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What Car?

November 2021

Britain's best car buying guide now has a brand new look with an extra 40-pages in every issue, giving you more of What Car?'s famous comparison tests than ever before and more invaluable buying advice for every car on sale. Plus, What Car?'s Target Price promise could save you thousands off the price of your next car. No wonder they call us the car buyer's bible!

Country:
United Kingdom
Language:
English
Publisher:
Haymarket Media Group Ltd
Frequency:
Monthly
£2.49
£24.99
13 Issues

in this issue

1 min
welcome

Back in 2009, when the UK Government introduced a scrappage scheme to try to reverse a slump in car sales, the big winners were Hyundai and its sister brand Kia; they could barely keep up with demand for their ultra-affordable i10 and Picanto city cars. However, even then there was talk from company executives of wanting to move upmarket. ‘Hyundai’s Ioniq 5 and Kia’s EV6 have the potential to be landmark models’ I’ll admit, at the time I thought this seemed fanciful. But the two brands have absolutely delivered, with each now offering a wide range of cars that sell based on their all-round talents rather than budget pricing. For all the progress, though, it could be argued that you still buy a Hyundai or Kia with your head rather than your heart,…

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8 min
kia ev6

Will.Nightingale@haymarket.com SAY HELLO TO an electric car that its maker claims can charge faster than a Tesla, go farther than a Hyundai Ioniq 5 and, if you choose the right version, even out-accelerate a Porsche Taycan 4S. Yes, the new Kia EV6 certainly has some impressive on-paper credentials. And that shouldn’t come as a surprise, because Kia has more experience in the art of making electric cars than many other brands. It launched the original Soul EV back in 2014 before following that up with the ahead-of-its-time e-Niro – the latter becoming the first electric car to win our overall Car of the Year award in 2019. Unlike both of those forerunners, though, the EV6 has been designed from the outset to be a bespoke electric vehicle (EV); its designers didn’t need…

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2 min
mercedes-benz eqe

Steve.Huntingford@haymarket.com LIKE THE DEATH of Mark Twain, it seems the end of the saloon car has been greatly exaggerated. Yes, the popularity of SUVs shows no sign of waning as we move into the electric era, but some car makers clearly still see sufficient demand for lower-riding models to justify electrifying those as well. Indeed, with the unveiling of the EQE, Mercedes-Benz has given us two new fully electric saloons in a matter of months. Sitting below the larger and more luxury-oriented EQS in the company’s range, the EQE will cost from around £60,000 and take on the BMW i4 and Tesla Model 3. Externally, the EQE closely resembles its bigger brother, with a sweeping, coupélike roofline and a smooth panel where the front grille would usually be, to help maximise aerodynamic efficiency. emote…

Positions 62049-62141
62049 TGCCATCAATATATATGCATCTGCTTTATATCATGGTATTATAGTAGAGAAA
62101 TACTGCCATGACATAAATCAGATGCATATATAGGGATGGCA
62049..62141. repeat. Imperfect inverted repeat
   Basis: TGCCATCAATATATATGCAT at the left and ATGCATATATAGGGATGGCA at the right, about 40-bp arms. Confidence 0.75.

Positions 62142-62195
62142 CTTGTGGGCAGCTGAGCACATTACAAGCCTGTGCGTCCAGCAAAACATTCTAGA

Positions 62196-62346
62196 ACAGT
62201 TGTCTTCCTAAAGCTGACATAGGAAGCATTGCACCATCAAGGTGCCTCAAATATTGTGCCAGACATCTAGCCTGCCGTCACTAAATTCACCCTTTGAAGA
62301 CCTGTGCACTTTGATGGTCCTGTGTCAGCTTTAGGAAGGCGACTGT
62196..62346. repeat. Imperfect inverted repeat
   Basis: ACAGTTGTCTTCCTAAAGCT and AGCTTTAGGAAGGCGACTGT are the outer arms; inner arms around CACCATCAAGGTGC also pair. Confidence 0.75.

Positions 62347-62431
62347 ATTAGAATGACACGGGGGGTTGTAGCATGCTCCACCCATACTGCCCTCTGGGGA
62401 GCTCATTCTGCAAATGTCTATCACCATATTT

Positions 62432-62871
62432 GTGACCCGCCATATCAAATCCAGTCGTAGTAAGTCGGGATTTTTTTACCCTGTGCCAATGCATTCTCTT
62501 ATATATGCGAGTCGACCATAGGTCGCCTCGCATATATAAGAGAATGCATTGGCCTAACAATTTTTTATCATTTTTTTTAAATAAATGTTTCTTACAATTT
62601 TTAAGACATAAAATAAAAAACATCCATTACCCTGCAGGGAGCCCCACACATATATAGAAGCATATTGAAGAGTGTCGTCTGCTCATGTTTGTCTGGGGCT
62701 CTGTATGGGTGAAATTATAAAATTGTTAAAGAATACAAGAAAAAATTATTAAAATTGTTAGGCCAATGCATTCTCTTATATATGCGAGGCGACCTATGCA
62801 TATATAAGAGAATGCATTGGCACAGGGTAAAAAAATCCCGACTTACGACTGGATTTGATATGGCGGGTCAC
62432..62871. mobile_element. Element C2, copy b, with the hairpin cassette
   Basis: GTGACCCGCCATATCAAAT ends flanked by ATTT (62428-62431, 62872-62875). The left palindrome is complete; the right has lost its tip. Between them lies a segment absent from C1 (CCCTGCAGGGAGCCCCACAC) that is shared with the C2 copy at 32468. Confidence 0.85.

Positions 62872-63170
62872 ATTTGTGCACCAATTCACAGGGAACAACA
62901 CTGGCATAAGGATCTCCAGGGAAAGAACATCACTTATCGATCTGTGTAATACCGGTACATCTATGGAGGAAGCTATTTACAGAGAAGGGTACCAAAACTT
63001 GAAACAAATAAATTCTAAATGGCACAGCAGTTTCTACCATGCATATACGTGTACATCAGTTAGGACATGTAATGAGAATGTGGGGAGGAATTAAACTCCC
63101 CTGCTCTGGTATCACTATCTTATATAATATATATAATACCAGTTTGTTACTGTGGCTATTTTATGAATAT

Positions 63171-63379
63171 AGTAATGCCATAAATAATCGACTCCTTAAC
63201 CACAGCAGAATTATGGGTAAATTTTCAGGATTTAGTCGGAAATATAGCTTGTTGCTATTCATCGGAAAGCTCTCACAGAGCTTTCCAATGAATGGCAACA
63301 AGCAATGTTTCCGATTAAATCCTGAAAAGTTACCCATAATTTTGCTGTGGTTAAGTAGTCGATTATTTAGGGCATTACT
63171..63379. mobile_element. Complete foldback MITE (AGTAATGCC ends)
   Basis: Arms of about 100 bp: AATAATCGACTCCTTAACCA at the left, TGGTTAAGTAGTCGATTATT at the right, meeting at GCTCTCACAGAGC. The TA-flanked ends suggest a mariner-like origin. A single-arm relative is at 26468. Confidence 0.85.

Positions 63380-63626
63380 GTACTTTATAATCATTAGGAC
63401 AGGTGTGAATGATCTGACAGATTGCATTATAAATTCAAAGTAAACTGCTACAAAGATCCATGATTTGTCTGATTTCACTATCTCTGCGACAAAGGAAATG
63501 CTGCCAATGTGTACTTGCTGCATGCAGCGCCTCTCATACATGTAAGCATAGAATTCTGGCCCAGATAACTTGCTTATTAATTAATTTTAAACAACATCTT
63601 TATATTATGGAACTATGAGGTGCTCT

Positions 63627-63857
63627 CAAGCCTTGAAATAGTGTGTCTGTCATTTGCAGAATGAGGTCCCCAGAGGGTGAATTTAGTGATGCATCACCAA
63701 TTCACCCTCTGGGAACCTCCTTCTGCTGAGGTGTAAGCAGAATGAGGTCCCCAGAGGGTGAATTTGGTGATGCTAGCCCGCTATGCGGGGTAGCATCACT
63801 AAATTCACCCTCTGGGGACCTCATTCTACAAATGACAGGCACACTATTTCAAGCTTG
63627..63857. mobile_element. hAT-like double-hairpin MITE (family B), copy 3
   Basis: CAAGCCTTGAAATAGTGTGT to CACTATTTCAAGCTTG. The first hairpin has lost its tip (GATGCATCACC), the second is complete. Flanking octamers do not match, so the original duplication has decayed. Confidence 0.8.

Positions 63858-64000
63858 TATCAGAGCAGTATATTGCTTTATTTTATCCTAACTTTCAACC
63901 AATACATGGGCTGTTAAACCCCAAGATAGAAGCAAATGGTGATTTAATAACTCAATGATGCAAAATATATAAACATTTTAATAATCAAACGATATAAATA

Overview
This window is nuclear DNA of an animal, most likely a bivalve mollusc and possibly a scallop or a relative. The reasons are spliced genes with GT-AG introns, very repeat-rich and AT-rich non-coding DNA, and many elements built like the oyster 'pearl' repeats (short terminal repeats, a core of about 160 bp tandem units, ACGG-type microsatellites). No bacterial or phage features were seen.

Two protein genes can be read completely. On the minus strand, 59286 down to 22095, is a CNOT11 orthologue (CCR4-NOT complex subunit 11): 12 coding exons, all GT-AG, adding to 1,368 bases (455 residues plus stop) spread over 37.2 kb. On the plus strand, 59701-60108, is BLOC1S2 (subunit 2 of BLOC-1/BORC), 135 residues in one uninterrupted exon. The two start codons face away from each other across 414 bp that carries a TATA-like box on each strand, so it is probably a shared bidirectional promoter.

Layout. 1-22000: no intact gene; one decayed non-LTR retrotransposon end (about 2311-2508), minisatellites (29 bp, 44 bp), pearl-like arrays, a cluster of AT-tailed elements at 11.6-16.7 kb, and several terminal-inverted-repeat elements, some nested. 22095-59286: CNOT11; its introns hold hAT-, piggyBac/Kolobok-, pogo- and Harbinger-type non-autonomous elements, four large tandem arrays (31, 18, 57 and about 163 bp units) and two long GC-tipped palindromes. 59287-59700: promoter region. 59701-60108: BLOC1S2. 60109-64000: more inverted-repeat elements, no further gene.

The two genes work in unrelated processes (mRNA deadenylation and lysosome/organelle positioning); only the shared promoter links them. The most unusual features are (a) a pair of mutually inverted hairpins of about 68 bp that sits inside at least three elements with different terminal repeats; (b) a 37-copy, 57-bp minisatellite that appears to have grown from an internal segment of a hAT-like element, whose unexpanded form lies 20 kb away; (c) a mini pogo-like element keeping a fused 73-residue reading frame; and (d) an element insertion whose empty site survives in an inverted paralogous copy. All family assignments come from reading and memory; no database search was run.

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6 min
skoda fabia

John.Howell@haymarket.com THERE ARE SMALL cars that are cheap, but you feel every penny of the cost savings. There are small cars that you pay a premium for but, even without Sherlock-style scrutiny, you find yourself wondering “What’s all the fuss about?”. And then there’s the Skoda Fabia – a car that feels more than the sum of its parts, for less than you’d expect those parts to cost. Deliveries of the all-new, fourth-generation Fabia will begin at the tail end of this year. It’s longer, wider and lower than before and is available with new features, such as digital instruments, a heated steering wheel and a heated windscreen. Full LED headlights and tail-lights are now standard and the list of safety aids includes lane assist, blindspot warning and rear cross-traffic alert. There will…

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4 min
volkswagen id.2

Darren.Moss@haymarket.com A GREAT THING about any new technology is that, over time, it’s bound to become cheaper. One of the first commercially available mobile phones, for example – the Motorola DynaTAC – cost the equivalent of £2890 when it was released in 1984; these days you can find better, more advanced phones on Amazon for as little as £10. The same is true of electric cars; where once they were seen as expensive, now there’s a green choice to suit a wide range of budgets. And now, with the launch of the new Volkswagen ID.2, the threshold for going electric is about to fall once again. Serving as the entry point into Volkswagen’s growing range of electric cars, the ID.2 is expected to cost from just £17,000 when sales begin in 2025.…

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2 min
mercedes-benz eqs

Jim.Holder@haymarket.com MERCEDES-BENZ HAS A lot riding on the EQS, which aims to offer S-Class luxury while running on fuel you get in kilowatts rather than gallons. You see, while the brand’s EQA, EQB, EQC and EQV are essentially electric versions of existing petrol and diesel-engined models and have to make compromises to achieve their zero-emissions goals, this EQS flagship was designed from the ground up to be an electric car (or EV) – so there’s no excuses if it’s not up to scratch. Fortunately, the EQS 450+ prototype we’ve tried (more powerful twin-motor versions will also be offered) impressed us enough to quash any doubts. Its steering is precise, it’s impressively composed when changing lane at speed, and there’s plenty of grip and little body lean in corners. However, its near-2.5-tonne weight can’t…

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